Mediterranean Every Day: Simple, Inspired Recipes for Feel-Good Food
Mediterranean Every Day embraces a style of cooking that celebrates flavor with a relaxed, flexible attitude. It’s simple enough for a mid-week meal, but never out of place for a weekend gathering with friends. Beyond the recipes, this is a book that teaches how to build a wholesome, well-stocked pantry. Start off with an introduction to the Mediterranean style of cooking and then choose your own adventure:
Three-Ingredient (or Less) Snacks and Cocktails: Whether it’s a pre-dinner snack you crave or a simple cocktail to shake up for friends, you’ll find easy and fun ideas like Smoky White Bean Hummus, Za’atar Pistachios, and Honeyed Prosecco.
Salads and Soups: Enjoy creative salads like The Easiest Arugula Salad, Smoked Salmon Greek Salad, Peak-Summer Panzanella, and a must-try Niçoise. Hearty soups include Lemon Parmesan Soup with Beans and Greens and Roasted Greek Tomato Soup.
Beans, Grains, and Bready Things: This non-traditional chapter features a variety of main dish–worthy recipes that can also be served as sides. Celebrate the seasons with a Spicy Broccoli Rabe and Chickpea Skillet, Lentil Fritters with Herbed Yogurt Dip, a Cheesy Brussels Sprout and Farro Bake, and risotto ideas for winter, spring, summer, and fall.
Colorful Pastas: Who doesn’t love a diet that lets you eat pasta? Enjoy feel-good pastas that are heavy on vegetables. Recipes include Brown Butter Tortellini with Spinach and Hazelnuts, Melted Broccoli Pasta with Capers and Anchovies, Pasta with Burst Cherry Tomatoes and Swordfish, Israeli Couscous Salad with Herbs, Green Olives and Pistachios, and a No-Cook Summer Tomato Pasta.
Gathering Dishes: The chapter’s name says it all! Whether it’s Tuesday or Saturday, and whether you’re cooking for just your family or a handful of friends, gather around Salmon in Crazy Water, Thyme Pesto Roast Chicken with Crispy Potatoes, Roasted Cod Saltimbocca, and Baked Chicken Milanese with Lemony Escarole.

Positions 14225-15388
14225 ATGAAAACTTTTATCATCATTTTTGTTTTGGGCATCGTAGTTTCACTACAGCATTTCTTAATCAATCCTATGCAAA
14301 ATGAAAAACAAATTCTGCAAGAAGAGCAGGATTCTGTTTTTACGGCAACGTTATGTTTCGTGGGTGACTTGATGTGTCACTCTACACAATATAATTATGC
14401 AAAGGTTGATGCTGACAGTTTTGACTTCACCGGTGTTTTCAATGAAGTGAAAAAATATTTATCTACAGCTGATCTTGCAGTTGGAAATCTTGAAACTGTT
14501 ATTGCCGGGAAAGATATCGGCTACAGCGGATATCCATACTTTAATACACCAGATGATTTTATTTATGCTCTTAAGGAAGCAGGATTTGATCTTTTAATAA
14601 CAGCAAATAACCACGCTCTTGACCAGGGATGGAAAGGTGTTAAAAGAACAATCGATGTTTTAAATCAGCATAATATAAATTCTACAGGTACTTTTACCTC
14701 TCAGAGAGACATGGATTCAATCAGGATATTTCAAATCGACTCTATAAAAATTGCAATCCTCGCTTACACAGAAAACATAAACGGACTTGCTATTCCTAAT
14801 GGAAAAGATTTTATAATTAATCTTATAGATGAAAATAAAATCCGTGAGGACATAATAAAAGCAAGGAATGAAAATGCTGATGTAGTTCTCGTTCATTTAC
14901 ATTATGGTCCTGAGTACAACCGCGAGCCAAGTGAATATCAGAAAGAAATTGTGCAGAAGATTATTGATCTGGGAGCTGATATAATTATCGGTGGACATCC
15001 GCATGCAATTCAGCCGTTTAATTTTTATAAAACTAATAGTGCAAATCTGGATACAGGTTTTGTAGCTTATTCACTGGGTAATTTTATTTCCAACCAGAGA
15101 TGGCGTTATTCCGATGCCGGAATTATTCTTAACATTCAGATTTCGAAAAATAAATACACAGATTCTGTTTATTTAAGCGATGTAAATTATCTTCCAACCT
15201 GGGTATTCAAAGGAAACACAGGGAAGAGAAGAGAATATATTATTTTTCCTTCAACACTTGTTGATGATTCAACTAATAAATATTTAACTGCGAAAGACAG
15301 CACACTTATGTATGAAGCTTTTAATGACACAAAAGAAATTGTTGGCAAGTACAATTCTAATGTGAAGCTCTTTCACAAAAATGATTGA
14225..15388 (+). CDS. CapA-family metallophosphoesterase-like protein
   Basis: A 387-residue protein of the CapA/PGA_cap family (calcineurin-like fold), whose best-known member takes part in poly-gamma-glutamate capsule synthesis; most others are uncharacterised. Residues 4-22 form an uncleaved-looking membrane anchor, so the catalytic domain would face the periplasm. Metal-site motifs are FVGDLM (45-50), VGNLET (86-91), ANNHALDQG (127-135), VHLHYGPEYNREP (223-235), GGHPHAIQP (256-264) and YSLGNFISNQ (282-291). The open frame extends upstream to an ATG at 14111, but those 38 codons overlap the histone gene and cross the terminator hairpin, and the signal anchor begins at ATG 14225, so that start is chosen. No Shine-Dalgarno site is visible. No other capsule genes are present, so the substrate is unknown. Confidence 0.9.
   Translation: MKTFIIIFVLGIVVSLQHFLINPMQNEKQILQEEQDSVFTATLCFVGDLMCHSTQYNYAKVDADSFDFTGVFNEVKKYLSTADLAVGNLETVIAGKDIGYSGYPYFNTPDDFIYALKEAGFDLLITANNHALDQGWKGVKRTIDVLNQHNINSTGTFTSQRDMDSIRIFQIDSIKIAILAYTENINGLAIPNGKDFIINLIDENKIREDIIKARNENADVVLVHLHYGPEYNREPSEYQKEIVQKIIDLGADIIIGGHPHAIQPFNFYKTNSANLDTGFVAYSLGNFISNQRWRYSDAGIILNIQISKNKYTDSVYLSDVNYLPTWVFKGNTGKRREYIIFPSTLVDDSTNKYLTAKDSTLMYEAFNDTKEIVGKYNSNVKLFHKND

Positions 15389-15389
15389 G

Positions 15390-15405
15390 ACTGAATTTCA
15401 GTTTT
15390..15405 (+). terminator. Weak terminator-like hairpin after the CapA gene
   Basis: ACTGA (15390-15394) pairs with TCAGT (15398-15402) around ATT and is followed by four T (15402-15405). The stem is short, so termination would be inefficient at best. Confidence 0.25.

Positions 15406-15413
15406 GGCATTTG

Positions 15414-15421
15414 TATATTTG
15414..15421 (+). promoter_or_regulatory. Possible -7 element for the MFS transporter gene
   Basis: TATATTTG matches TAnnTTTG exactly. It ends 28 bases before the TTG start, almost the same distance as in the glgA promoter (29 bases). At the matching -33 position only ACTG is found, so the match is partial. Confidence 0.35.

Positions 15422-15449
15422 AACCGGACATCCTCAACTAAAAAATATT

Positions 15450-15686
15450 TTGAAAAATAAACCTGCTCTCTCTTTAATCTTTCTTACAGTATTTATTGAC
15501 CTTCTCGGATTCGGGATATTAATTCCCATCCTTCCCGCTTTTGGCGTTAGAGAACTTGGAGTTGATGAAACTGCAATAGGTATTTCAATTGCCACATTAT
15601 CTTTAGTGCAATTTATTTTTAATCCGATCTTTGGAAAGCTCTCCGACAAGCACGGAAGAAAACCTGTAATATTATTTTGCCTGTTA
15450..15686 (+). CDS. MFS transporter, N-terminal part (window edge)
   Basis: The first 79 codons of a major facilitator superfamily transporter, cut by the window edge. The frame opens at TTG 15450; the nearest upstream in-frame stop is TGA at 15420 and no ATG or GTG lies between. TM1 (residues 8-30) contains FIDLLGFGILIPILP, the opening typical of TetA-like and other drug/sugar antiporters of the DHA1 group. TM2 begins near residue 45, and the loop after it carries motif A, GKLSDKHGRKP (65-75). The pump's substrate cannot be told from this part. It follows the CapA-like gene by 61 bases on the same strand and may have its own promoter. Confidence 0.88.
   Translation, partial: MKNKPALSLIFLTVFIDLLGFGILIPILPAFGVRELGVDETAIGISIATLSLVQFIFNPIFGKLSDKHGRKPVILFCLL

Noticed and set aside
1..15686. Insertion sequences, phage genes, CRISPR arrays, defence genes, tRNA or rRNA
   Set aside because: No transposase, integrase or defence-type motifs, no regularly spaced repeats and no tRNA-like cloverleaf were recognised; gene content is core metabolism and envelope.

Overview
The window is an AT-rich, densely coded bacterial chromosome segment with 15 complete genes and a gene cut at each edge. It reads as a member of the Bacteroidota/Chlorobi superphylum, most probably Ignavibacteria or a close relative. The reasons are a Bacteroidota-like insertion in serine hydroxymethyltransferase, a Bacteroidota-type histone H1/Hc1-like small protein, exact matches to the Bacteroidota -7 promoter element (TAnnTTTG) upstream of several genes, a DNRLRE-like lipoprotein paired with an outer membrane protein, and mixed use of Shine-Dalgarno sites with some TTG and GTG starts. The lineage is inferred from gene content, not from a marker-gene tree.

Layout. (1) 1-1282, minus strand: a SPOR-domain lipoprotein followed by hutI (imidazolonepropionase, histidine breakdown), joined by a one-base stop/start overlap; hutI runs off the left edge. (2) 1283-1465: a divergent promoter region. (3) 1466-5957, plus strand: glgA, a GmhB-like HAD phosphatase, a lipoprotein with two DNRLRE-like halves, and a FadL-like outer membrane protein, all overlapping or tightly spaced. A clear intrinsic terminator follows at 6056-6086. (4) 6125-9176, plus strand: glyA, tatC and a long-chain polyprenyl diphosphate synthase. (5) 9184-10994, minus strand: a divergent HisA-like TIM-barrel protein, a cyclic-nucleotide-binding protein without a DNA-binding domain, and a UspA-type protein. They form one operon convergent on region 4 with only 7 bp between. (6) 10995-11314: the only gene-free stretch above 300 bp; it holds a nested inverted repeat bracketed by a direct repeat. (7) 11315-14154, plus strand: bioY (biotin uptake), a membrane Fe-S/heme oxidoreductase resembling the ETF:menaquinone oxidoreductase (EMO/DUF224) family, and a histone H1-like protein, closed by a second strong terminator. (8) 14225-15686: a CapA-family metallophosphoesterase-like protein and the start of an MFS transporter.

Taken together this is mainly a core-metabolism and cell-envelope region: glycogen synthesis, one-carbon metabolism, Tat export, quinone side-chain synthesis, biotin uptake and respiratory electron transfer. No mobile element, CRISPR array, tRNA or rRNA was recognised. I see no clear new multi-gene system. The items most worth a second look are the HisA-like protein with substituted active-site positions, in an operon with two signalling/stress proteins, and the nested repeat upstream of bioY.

Desserts: Seasonal and fresh is at the heart of this chapter. Recipes include Greek Yogurt Panna Cotta, Apricot Almond Clafoutis, Rosé-Soaked Peaches, and Chocolate Olive Oil Cake.
From the Publisher
When I think about what or who inspired my deep affection for Mediterranean cuisine, it’s a simple answer: Graziella. Picture the most Italian of Italian nonne—a bit rotund, apple-cheeked, with an apron almost always tied around her waist. I’d lived in Italy and had traveled around the Mediterranean and tasted great food—some of the best ever—before I met Graziella, but it wasn’t until her that I knew what true Mediterranean food was—that it’s a feeling more than a practice.
Where to Begin
This book harnesses the relaxed attitude of Mediterranean cooking. Each recipe isn’t made to feel overwhelming or time consuming and most (though there are a few exceptions) are easy enough to pull off no matter the night of the week. This is the type of food I cook each and every night, whether just for my husband, Joe, and me or when family or friends gather around the table with us. The flavors of the Mediterranean—the grassy olive oil, the sweet tomatoes, the fragrant herbs—are what most inspire me and also just so happen to be ingredients that naturally lend themselves to wholesome, satisfying eating.
Three-Ingredient (or Fewer) Snacks and Cocktails
Whether I’ve invited over a few friends for dinner or it’s simply a relaxed Saturday night without any guests, having something to snack on and sip while the evening gets going is a must in my book. I, however, under no circumstances, will make it harder on myself than it needs to be. That’s where these simple situations come in. Each recipe calls for just two or three ingredients, not including salt, pepper, and olive oil, which are such pantry essentials I consider them passes. They’re effortless appetizers and drinks that manage to show off a little when they’re the kickoff to a dinner party—or when you’re just feeling peckish and thirsty at 5 o’clock on a quiet night in.
Salads and Soups
I grew up with a salad on the dinner table every night, and it’s a habit I can’t shake. I find it’s just about the easiest way to squeeze an extra serving of vegetables onto my plate, and I’ve always appreciated the crunchy, cold contrast it lends to whatever else is part of the meal. Often, however, the salad is the meal when I’ve loaded it with a bunch of extra-satisfying things.